Knowing we would be driving to the trailhead that morning, and hence not arriving super early, Erin and I were even more worried than normal about finding available parking.  Hiking on holiday weekends is oft-espoused as something to be avoided, and while I can certainly understand that perspective, our opportunities are few enough that we have to seize them when they come, holiday or no.  We decided we'd have the best chance of finding parking at the AuSable Club trailhead, and Sawteeth has been on the short list for a long time.  I'd wanted to hike the Scenic Trail specifically since hiking a loop of the East and West River Trails in 2008, when I first saw the mountain's profile with the jagged teeth to clamber over.  Erin and I had even set a date to hike it in 2011, but in a case of very bad timing, were derailed by the destruction of Hurricane Irene. 

We got one of the last spots in the lot, and after donning our boots, set off along the familiar dirt road through the golf course.  The Lake Road passed quickly enough and we were soon crossing the bridge over the AuSable.  We joked at the junction of the Weld Trail, why would we go that way when we can take this much longer and harder approach?  And off we went...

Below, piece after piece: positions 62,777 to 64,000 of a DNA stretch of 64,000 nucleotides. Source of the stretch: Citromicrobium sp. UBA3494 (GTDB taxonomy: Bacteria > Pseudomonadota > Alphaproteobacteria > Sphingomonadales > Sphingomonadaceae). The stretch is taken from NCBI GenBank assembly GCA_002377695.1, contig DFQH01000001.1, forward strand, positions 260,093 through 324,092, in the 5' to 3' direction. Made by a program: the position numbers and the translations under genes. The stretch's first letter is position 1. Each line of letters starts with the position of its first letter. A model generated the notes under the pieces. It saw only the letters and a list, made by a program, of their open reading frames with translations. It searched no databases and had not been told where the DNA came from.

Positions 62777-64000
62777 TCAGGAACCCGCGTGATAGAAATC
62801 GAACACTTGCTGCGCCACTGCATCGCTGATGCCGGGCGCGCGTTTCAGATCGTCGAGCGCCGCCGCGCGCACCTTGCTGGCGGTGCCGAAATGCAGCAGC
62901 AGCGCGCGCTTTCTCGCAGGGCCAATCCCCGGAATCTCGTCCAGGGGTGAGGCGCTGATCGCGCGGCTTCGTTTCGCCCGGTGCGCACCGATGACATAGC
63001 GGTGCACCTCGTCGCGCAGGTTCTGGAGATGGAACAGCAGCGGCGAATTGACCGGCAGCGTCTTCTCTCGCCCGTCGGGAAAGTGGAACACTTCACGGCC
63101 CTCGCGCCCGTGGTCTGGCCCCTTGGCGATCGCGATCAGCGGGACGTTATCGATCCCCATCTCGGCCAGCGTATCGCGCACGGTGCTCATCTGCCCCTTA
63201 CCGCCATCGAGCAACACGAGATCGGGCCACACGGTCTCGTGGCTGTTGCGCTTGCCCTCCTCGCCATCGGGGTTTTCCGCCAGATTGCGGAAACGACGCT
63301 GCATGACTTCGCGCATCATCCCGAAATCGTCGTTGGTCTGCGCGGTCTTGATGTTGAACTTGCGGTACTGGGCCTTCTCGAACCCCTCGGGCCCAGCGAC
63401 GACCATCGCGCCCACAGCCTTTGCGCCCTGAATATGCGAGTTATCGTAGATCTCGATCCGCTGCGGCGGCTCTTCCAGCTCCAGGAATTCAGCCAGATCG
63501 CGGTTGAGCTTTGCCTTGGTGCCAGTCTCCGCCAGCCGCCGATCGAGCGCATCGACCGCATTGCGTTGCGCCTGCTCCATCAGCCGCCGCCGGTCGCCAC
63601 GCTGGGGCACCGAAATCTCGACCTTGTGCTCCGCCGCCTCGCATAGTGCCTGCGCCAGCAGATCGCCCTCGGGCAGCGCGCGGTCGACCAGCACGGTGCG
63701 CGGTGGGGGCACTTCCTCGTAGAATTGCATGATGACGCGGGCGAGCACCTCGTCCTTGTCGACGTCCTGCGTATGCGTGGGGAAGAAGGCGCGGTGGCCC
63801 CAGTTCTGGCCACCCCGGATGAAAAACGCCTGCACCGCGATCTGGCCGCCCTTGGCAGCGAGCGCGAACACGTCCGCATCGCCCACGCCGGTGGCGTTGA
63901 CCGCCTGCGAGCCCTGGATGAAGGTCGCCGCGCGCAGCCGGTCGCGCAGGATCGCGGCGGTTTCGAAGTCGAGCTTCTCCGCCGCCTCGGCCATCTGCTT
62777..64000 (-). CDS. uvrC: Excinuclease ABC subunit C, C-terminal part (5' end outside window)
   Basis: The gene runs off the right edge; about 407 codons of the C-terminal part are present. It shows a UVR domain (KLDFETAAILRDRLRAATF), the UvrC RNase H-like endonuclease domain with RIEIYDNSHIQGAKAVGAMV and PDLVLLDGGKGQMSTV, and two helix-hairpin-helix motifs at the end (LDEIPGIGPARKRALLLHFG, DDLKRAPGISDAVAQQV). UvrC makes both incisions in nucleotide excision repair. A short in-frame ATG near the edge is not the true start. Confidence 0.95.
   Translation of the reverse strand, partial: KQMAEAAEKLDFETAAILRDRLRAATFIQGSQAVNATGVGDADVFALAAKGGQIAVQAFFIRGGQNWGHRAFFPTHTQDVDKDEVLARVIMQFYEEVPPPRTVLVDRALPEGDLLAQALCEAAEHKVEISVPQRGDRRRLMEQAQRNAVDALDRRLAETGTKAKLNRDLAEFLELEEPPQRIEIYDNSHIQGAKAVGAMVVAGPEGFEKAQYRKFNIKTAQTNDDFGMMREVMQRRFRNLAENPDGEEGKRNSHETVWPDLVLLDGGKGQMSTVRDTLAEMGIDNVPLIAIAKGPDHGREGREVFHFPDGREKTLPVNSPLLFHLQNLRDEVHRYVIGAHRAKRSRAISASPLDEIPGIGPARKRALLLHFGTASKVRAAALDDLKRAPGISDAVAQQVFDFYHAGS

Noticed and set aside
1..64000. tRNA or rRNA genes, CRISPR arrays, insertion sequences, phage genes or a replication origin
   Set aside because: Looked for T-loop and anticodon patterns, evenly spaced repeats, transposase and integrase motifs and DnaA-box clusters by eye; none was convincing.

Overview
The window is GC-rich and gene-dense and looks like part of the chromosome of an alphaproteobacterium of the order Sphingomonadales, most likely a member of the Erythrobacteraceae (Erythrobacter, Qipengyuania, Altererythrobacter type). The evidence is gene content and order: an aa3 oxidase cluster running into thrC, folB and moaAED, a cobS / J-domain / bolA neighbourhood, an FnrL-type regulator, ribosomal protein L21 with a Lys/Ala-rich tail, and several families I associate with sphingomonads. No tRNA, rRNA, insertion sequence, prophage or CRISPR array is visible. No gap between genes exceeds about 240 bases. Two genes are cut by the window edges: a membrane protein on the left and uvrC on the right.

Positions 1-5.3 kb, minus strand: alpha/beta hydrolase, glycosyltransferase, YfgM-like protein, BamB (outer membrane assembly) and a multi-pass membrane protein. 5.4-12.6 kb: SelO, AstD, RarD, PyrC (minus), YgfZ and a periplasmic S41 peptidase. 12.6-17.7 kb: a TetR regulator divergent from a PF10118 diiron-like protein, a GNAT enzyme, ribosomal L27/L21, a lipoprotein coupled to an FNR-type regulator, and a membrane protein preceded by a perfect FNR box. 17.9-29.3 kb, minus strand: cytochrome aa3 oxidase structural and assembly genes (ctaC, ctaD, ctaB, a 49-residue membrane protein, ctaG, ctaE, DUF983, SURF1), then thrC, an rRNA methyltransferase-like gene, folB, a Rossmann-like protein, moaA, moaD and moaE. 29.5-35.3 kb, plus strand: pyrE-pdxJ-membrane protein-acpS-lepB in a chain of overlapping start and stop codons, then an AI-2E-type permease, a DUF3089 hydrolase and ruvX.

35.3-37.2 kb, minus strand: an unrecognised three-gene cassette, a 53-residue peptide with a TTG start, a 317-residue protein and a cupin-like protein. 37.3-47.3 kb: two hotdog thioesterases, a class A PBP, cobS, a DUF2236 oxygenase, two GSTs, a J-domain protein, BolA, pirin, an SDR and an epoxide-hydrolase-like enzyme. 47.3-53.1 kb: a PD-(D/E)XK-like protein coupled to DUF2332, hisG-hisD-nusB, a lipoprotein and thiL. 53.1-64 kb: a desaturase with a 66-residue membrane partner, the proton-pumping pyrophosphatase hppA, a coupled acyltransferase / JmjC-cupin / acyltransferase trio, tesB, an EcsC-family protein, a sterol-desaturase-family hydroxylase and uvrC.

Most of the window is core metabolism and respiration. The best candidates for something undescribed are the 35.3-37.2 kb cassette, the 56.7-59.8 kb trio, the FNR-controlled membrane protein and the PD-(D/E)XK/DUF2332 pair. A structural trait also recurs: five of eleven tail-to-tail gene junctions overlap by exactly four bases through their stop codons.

I had read that the lower part of the Scenic Trail, which parallels the lake for awhile before steeply ascending, was quite rugged, but I didn't find it particularly troublesome.  The trail seemed little used and poorly marked, with multiple foot paths diverging and reconvening, but again, nothing too challenging.  Once we started the real climbing, it did become more difficult, of course, but the many overlooks forced frequent photos breaks.  The views of Lower AuSable Lake with the Colvin ridge rising steeply behind were truly magnificent.